When it comes to ensuring the structural integrity of a building, bolted joints play a crucial role throughout construction. These essential components are used in anything from bridges to skyscrapers, and require proper tightening to ensure a building is as stable and durable as possible.
However, various methods exist to tighten bolts, including torque and bolt tensioning. Technofast’s EziJac Bolt Tensioners are unparalleled in meeting exact requirements with consistent accuracy while eliminating the need for manual tightening.
This article will discuss the difference between the two, their advantages and limitations, and how to choose the right method for your construction needs.
Understanding the difference between torque and tension is absolutely essential for maintaining a long-lasting and sturdily-built structure.
To sum it up, torque tightening involves using torque wrenches to tighten bolts to a specific torque value, which is the rotational force applied to that specific nut or bolt head. Bolt tensioning, on the other hand, utilises hydraulic tools to apply a clamping pressure that pulls the bolt, thus creating tension.
Both methods have advantages and limitations. The method most suitable for your construction depends on its intended application.
Hydraulic torque wrenches and hydraulic bolt tensioners are high-quality tools that provide the higher torque output required for critical joints in a structure. They overcome friction and the bolt’s inherent spring tension to provide an evenly distributed bolt load. Additionally, direct tension indicating washers ensures the tightened bolt behaves as expected.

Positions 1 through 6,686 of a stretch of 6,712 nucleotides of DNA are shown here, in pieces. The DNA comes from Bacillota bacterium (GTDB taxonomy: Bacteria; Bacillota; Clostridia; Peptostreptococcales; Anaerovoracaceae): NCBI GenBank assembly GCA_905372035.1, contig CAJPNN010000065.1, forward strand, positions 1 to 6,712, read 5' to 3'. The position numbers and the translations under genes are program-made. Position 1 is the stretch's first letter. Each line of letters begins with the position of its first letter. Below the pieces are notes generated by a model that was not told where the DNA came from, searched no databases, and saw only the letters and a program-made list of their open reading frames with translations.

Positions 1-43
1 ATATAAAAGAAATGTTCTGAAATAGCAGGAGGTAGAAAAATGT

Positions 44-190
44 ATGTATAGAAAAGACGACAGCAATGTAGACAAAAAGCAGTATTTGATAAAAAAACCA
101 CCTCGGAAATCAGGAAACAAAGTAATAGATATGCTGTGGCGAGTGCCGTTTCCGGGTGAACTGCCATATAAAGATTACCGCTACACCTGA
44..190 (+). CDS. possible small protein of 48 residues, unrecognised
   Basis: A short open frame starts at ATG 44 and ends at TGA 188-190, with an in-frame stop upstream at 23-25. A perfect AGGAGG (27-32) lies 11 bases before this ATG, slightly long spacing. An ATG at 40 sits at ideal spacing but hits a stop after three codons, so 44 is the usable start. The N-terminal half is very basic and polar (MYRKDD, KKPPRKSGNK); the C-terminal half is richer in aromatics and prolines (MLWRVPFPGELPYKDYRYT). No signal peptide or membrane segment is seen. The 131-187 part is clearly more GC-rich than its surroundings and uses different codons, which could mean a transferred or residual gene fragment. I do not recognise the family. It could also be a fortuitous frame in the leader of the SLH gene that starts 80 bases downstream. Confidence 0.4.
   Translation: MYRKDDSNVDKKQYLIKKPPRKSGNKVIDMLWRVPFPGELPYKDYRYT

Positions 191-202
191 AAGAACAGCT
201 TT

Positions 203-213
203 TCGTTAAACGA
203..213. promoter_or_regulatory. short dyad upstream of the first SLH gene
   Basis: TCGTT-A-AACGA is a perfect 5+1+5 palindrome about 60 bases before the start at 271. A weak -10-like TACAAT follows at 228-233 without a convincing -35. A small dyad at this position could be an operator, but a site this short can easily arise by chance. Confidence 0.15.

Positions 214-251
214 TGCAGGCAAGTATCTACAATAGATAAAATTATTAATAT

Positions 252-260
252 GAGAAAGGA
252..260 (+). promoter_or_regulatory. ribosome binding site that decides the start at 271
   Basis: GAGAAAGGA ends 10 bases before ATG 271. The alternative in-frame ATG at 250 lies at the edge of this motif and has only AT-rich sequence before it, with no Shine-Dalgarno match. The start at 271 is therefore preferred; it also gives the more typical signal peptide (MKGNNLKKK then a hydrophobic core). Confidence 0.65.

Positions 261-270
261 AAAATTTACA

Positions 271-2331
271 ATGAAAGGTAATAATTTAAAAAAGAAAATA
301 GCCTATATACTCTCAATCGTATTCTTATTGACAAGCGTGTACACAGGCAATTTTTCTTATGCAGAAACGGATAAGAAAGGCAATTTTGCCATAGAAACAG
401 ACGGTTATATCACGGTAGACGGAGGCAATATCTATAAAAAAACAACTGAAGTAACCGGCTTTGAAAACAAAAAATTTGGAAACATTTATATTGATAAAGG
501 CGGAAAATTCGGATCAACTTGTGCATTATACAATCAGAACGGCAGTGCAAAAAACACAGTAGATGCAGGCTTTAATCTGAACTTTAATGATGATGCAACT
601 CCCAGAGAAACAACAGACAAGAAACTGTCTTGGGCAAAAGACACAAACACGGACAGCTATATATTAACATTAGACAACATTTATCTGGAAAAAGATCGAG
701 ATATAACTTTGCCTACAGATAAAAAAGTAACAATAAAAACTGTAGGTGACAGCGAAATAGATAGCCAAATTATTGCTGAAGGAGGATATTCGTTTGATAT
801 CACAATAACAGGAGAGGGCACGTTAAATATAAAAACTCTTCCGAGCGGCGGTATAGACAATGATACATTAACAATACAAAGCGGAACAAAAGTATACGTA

When comparing torque and tension, it’s essential to consider the torque-tension relationship and the opposite reactive force created by each method. The k-factor, or ratio of the bolt’s threads’ friction to its elastic properties, plays a substantial role in the tightening process. Other factors like bolt diameter, large threaded fasteners, and surface texture (E.g: rust or oil) also affect tightening.
You can create the necessary clamping force to keep a structure’s bolted components secure by applying the correct torque or tension. This is especially crucial for constructions such as high-pressure flanges, car wheels, and much more.
Both torque wrenches and bolt tensioners have advantages and limitations depending on the application requirements, joint geometry, bolt size, and material properties. Here are some pros and cons of each method.
Here are some tips on how to choose whether to use torque or bolt tensioning in your structure:
At Technofast, we believe that bolt tensioning is an excellent alternative to traditional torque methods.
Our EziJac Bolt Tensioning range offers a variety of different bolt tensioners — each with different specific applications and their own benefits.
Each of the products in this range is ideal for creating easier, safer, and more efficient practices.
In summary, the difference between torque and tension is that torque measures the rotational force applied to a bolt, while tension regards its stretching force. Both have advantages and limitations depending on the structure and their requirements.
Bolt tensioning is a more accurate and consistent method of tightening bolts; however, it requires specialised equipment and training that may make it more time-consuming and expensive than torque tightening.
Torque tightening, on the other hand, is a more commonly used method of tightening bolts; however, it is highly dependent on surface conditions and may not compensate for bolt spring tension or variation in bolt properties.
Whether using torque wrenches or hydraulic tensioning equipment, following the manufacturer’s recommendations and guidelines for achieving the correct torque or tension is essential. Using incorrect torque or tension can lead to catastrophic equipment damage or injury; for this reason, proper maintenance and inspection of bolted joints are essential to ensure they are adequately tightened, as regularly checking for any signs of wear or damage can help pre-emptively prevent bolt failure. It is crucial to properly train personnel on the correct bolt-tightening methods to ensure these safety measures are maintained.